What is polynomial long division? Long division of polynomials is basically the same as numerical division. You follow the same long division algorithm consisting of the steps,"Divide, multiply, subtract, bring down, and repeat as necessary" in order to find a quotient and a remainder.

Learn long division of polynomials here with examples and steps that are easy to follow and straight to the point. Take a look at the example below showing how to divide a second degree polynomial by a first degree polynomial.

The polynomial long division in the figure above is a summary showing how to divide a trinomial by a binomial using long division. Read **example #1** carefully so you can clearly see all the steps for long division of polynomials. In the end, you will fully understand it!

**Example #1**

Divide x^{2} + 3x - 10 by x - 2

**Step 1**

First, make sure the divisor and dividend are in standard form. For example, if the dividend is 3x + x^{2} - 10, write it in standard form as x^{2} + 3x - 10.

**Step 2**

When you start, always divide the leading term of the dividend by the leading term of the divisor. This will give you the first term of the quotient.

The leading term of the dividend (x^{2} + 3x - 10) is x^{2} and the leading term of the divisor (x - 2) is x

x^{2} ÷ x = x

Write x as the first term of the quotient

__ x __

x - 2) x^{2} + 3x - 10

**Step 3**

Multiply the first term of the quotient (x) by the divisor (x - 2) to get the product. Subtract the product from the dividend to get the difference. Then, bring down the next term, if any. The difference along with the term you brought down is your new dividend.

Notice that the new dividend is 5x - 10.

5x is the difference between x^{2} + 3x - 10 and x^{2} - 2x.

-10 is the term you brought down

x(x - 2) = x^{2} - 2x

Subtract x^{2} - 2x from the dividend making sure that you line up the similar terms.

__ x __

x - 2) x^{2} + 3x - 10

-( x^{2} - 2x)

__ x __

x - 2) x^{2} + 3x - 10

-x^{2} + 2x

______________

5x

Bring down -10

__ x __

x - 2) x^{2} + 3x - 10

-x^{2} + 2x

______________

5x - 10

**Step 4**

At this point, the process will repeat itself.

Do **step 2** with the new dividend (5x - 10). Divide the leading term of the new dividend by the leading term of the divisor. This will give you the second term of the quotient.

Do **step 3. **Multiply the second term of the quotient (5) by the divisor (x - 2) to get the product. Subtract the product from the new dividend to get the difference. Then, bring down the next term, if any. The difference along with the term you brought down is your "newest dividend."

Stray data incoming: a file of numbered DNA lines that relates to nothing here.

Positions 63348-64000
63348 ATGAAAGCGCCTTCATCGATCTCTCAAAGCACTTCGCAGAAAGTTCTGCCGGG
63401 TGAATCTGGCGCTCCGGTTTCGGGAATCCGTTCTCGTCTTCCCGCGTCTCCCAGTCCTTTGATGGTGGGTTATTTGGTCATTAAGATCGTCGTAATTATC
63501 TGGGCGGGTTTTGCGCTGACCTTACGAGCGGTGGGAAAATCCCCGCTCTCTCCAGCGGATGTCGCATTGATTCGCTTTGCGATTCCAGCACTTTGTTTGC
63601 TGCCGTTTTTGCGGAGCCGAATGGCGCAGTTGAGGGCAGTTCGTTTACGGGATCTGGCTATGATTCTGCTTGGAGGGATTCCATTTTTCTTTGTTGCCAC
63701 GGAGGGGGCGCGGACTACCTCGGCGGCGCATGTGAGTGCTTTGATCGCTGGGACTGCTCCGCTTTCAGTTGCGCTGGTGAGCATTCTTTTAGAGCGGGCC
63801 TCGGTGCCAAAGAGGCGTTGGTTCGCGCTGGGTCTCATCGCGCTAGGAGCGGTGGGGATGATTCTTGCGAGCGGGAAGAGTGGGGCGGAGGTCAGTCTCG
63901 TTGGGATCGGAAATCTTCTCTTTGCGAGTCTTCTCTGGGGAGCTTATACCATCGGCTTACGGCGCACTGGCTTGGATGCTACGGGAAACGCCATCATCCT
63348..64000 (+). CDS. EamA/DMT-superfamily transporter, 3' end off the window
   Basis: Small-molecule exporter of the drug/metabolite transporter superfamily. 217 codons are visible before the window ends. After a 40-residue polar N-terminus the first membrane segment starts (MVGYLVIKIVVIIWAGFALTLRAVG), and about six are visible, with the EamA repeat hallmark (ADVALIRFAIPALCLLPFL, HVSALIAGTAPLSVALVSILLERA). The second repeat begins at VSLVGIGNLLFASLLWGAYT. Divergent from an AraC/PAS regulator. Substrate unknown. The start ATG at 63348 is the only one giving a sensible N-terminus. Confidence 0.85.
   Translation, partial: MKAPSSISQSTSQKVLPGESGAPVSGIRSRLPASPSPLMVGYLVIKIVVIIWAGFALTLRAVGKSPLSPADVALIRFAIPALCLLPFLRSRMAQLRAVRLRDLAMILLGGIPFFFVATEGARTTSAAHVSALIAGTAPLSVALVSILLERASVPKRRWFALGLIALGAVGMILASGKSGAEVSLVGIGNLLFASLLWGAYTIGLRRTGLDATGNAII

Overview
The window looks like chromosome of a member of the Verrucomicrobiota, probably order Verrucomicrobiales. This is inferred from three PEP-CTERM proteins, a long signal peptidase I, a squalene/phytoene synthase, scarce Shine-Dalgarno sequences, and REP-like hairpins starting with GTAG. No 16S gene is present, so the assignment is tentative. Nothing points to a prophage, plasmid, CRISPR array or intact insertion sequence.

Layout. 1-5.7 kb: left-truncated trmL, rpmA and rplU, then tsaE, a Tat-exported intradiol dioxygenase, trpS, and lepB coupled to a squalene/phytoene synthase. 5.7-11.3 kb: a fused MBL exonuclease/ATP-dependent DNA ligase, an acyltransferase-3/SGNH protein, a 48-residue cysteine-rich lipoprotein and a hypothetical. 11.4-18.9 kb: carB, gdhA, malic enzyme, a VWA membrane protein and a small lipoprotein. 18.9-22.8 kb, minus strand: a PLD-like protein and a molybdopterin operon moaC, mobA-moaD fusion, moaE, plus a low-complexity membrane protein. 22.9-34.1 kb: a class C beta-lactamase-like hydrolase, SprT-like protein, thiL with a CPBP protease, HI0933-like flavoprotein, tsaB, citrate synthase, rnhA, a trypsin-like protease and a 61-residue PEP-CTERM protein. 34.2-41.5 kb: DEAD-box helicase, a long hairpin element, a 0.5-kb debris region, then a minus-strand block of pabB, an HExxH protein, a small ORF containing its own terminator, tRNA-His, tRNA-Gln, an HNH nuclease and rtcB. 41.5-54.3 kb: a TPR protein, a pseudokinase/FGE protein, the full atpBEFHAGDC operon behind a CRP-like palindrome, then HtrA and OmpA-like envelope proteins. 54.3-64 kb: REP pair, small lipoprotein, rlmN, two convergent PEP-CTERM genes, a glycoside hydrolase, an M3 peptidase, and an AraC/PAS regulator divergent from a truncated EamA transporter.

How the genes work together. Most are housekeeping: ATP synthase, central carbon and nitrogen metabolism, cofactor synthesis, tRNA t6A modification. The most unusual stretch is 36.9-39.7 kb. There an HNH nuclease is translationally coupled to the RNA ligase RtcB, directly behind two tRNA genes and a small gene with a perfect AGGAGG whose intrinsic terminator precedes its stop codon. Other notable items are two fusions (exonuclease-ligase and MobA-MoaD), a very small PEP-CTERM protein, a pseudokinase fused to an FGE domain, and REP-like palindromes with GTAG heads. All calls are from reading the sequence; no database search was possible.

Now, when exactly do you stop the process? Continue the process until the newest dividend or remainder is zero or when the degree of the newest dividend or remainder is smaller than the degree of the divisor. In many cases, you can achieve this when you end up with a remainder that has no variable.

The leading term of the new dividend (5x - 10) is 5x and the leading term of the divisor (x - 2) is x

5x ÷ x = 5

Write 5 as the second term of the quotient. Since 5 is positive, you can put a + sign between the first term and the second term.

__ x + 5 __

x - 2) x^{2} + 3x - 10

-x^{2} + 2x

______________

5x - 10

Multiply the second term of the quotient by the divisor

5(x - 2) = 5x - 10

Subtract 5x - 10 from 5x - 10

__ x + 5 __

x - 2) x^{2} + 3x - 10

-x^{2} + 2x

______________

5x - 10

-5x + 10

__________

0

(x^{2} + 3x - 10) ÷ (x - 2) = x + 5

**Example #2**

Divide x^{2} - 5x + 1 by x + 3

Divide the leading term of x^{2} - 5x + 1 by the leading term of x + 3

x^{2} ÷ x = x

Write x as the first term of the quotient

__ x __ x + 3) x

Multiply the first term of the quotient by the divisor

x(x + 3) = x^{2} + 3x

Subtract x^{2} + 3x from the dividend

__ x __

x + 3) x^{2} - 5x + 1

-( x^{2} + 3x)

__ x __

x + 3) x^{2} - 5x + 1

-x^{2} - 3x

______________

-8x

Bring down 1

__ x __

x + 3) x^{2} - 5x + 1

-x^{2} - 3x

______________

-8x + 1

Divide the leading term of -8x + 1 by the leading term of x + 3

-8x ÷ x = -8

Write -8 as the second term of the quotient. Notice that putting a + sign between the first term and the second term does not change the problem.

__ x + -8 __

x + 3) x^{2} - 5x + 1

-x^{2} - 3x

______________

-8x + 1

Multiply the second term of the quotient by the divisor

-8(x + 3) = -8x - 24

Subtract -8x - 24 from -8x + 1

__ x + -8 __ x + 3) x

-x

______________

-8x + 1

8x + 24

__________

25

(x^{2} - 5x + 1) ÷ (x + 3) = x + -8 with a remainder of 25

In many cases, when the dividend is in standard, there can be some missing terms. What can you do then? Just add a term of that power with 0 as its coefficient.

For example, rewrite the third-degree polynomial 5x^{3} + 4x - 6 as 5x^{3} + 0x^{2} + 4x - 6 before doing long division.

You can use polynomial long division to find the factors of a polynomial and as a result solve the polynomial.

If the remainder is zero, then the quotient and divisor are factors of the polynomial. Since **example #1 **gives a zero remainder, x - 2 and x + 5 are factors of the polynomial x^{2} + 3x - 10.

x^{2} + 3x - 10 = (x - 2)(x + 5)

Since example #2 does not give a zero remainder, x + 3 and x - 8 are not factors of the polynomial x^{2} - 5x + 1.

Suppose f(x) and d(x) are polynomials, with d(x) not equal to zero and the degree of d(x) is smaller or equal to the degree of f(x). Then, there exist a unique polynomial r(x) and a unique polynomial q(x) such that

f(x) = d(x) × q(x) + r(x)

- f(x) = dividend
- d(x) = divisor
- q(x) = quotient
- r(x) = remainder

r(x) is either equal to zero or it is of degree less than the degree of d(x). If r(x) = 0, we say that d(x) divides evenly into f(x) and that d(x) and q(x) are factors of f(x).